While the world’s attention is fixed on the coronavirus crisis, often-marginalized communities continue to face silent battles.
In Puerto Rico, the bodies of two transgender women were found burned in a car on Wednesday, drawing renewed attention to the crisis of violence against the island’s LGBTQ+ community.
The women were identified as Layla Peláez, 21, and Serena Angelique Velazquez, 32, residents of New York, who join the six deaths reported in Puerto Rico so far this year.
According to the Human Rights Campaign, Sanchez and Velazquez are the latest victims of an epidemic that has plagued the island for decades, and that has targeted trans and gender non-conforming people more aggressively.
“HRC is mourning alongside the loved ones of Serena and Layla, the people of Puerto Rico and the entire transgender community. Serena and Layla, like us all, had family, dreams, hopes — and they did not deserve to die,” said Tori Cooper, HRC Director of Community Engagement for the Transgender Justice Initiative. “Transgender and gender non-conforming people, especially women of color, are too often the victims of a toxic mix of transphobia, racism and misogyny. People and policy must work together to protect our lives and our well-being. HRC stands in solidarity with all who knew and loved them.”
According to NBC News, authorities found the car before dawn on Wednesday in the coastal town of Humacao after receiving a 911 call.
The criminal investigations department has not yet arrested any suspects and is hesitant to call the incident a hate crime.
But for Pedro Julio Serrano, an activist for the rights of the LGBTQ+ community in Puerto Rico and a member of the Broad Committee for the Search for Equity, there is no other way to describe the murder.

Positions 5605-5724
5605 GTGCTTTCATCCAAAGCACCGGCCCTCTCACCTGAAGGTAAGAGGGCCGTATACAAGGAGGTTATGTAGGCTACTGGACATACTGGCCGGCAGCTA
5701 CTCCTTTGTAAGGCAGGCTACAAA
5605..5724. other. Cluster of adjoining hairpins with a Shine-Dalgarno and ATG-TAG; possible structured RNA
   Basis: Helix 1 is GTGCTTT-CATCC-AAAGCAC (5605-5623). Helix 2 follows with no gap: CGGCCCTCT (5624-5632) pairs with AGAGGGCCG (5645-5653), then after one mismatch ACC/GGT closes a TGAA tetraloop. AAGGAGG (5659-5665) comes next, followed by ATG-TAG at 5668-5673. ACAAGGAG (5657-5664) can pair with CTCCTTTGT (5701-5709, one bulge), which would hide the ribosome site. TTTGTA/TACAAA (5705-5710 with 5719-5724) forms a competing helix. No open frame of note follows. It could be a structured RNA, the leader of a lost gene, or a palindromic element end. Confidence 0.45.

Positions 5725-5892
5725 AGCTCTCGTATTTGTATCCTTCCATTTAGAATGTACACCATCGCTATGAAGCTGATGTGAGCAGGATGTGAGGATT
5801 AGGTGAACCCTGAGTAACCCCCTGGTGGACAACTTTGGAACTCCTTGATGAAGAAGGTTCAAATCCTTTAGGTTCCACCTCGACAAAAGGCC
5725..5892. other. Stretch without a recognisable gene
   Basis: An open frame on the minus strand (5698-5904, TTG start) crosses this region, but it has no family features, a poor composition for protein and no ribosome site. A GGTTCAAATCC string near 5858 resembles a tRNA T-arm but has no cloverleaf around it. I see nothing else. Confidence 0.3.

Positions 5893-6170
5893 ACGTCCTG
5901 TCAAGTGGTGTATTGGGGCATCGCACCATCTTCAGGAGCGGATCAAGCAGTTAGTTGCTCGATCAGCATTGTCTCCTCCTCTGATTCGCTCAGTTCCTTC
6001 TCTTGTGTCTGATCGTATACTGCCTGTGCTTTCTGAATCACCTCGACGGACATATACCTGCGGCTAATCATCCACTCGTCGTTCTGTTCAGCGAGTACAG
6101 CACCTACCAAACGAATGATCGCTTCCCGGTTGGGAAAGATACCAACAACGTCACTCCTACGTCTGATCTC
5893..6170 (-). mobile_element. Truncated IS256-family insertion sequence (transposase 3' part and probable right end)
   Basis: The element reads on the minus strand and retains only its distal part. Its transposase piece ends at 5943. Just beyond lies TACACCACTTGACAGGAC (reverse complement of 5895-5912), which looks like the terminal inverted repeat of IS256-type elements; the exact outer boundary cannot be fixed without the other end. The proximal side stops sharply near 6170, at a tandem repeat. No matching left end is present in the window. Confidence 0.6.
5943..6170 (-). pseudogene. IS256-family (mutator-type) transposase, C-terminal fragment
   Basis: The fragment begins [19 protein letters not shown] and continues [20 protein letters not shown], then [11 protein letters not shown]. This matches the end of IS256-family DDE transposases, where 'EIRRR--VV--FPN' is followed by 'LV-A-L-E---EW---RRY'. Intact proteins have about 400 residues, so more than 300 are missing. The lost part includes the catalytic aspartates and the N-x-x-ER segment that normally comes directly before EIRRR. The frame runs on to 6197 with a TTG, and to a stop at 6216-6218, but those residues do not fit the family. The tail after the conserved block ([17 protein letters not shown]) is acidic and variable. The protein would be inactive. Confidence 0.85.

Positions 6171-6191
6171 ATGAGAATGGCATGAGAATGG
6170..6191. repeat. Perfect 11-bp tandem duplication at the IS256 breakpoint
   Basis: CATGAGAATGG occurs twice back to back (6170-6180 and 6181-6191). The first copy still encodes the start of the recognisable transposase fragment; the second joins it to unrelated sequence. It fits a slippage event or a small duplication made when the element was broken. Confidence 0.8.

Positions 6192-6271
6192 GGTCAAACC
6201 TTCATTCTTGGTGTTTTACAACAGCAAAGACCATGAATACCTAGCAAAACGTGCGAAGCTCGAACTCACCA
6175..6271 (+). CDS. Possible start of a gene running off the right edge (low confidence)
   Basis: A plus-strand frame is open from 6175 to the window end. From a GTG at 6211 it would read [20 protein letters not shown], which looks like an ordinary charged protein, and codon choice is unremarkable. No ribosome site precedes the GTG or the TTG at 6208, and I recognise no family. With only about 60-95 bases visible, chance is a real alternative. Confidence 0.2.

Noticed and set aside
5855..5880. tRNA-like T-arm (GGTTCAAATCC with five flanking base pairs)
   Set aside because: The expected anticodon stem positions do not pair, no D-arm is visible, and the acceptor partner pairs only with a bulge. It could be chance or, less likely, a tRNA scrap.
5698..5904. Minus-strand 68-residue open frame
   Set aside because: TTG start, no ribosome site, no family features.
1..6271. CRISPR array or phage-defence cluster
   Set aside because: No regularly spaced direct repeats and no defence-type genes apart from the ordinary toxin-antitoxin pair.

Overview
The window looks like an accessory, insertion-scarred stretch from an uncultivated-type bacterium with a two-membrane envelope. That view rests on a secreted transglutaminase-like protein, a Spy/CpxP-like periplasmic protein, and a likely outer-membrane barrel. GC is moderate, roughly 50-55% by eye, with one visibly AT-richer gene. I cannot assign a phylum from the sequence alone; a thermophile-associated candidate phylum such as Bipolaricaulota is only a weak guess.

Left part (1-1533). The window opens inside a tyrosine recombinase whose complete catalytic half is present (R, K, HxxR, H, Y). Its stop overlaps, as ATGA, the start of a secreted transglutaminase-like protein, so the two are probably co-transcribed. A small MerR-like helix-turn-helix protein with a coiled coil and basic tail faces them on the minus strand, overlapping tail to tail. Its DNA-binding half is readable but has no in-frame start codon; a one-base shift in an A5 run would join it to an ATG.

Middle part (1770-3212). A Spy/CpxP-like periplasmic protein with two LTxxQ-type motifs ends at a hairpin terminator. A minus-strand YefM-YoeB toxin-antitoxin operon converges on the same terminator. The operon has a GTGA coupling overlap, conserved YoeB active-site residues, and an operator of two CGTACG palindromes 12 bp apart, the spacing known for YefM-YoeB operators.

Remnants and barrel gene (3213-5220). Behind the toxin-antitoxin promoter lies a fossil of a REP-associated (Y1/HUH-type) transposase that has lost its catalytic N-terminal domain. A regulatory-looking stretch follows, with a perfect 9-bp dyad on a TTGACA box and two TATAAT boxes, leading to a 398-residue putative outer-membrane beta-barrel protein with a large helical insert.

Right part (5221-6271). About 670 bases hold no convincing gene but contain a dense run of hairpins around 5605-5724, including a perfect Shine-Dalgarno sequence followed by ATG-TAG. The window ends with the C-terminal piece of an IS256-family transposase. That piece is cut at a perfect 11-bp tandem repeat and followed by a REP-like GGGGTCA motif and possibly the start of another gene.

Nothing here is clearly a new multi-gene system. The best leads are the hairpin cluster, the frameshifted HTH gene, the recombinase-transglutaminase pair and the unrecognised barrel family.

“They are hunting us,” Serrano said in a telephone interview with the media.
While Puerto Rico has seen a significant rise in the rate of violent crime and murder in general over the past decade, the LGBTQ+ community is considered to be at double risk, especially “as a minority whose resources for protection under the law are almost non-existent,” according to a study by the Puerto Rican Journal of Psychology.
“This is an epidemic of violence, anti-L.G.B.T. violence that has resurfaced in Puerto Rico,” Mr. Serrano said Thursday. “We haven’t seen this type of violence in this quantity in a very long time — I would say 10 years.”
In February alone, Alexa Negróon Luciano, a well-known personality on social networks in Puerto Rico who was transgendered and homeless, was shot to death “after a McDonald’s customer complained that Negron had spied on her in the women’s room,” according to the New York Times.
“Ms. Negrón’s final moments — framed in the headlights of a car amid a cackle of laughter — were posted on social media, a fact that activists said underscored the impunity homophobic attackers feel when committing such crimes,” the media added.
However, according to the Department of Social Sciences of the UPR-RUM, the figures that are known up to now of aggressions against the LGBTQ+ community in Puerto Rico could be only the tip of the iceberg, considering that there is no recognition from the government to operationalize a program to collect this type of statistics.
Meanwhile, hundreds of people die and succumb to daily violence, in silence.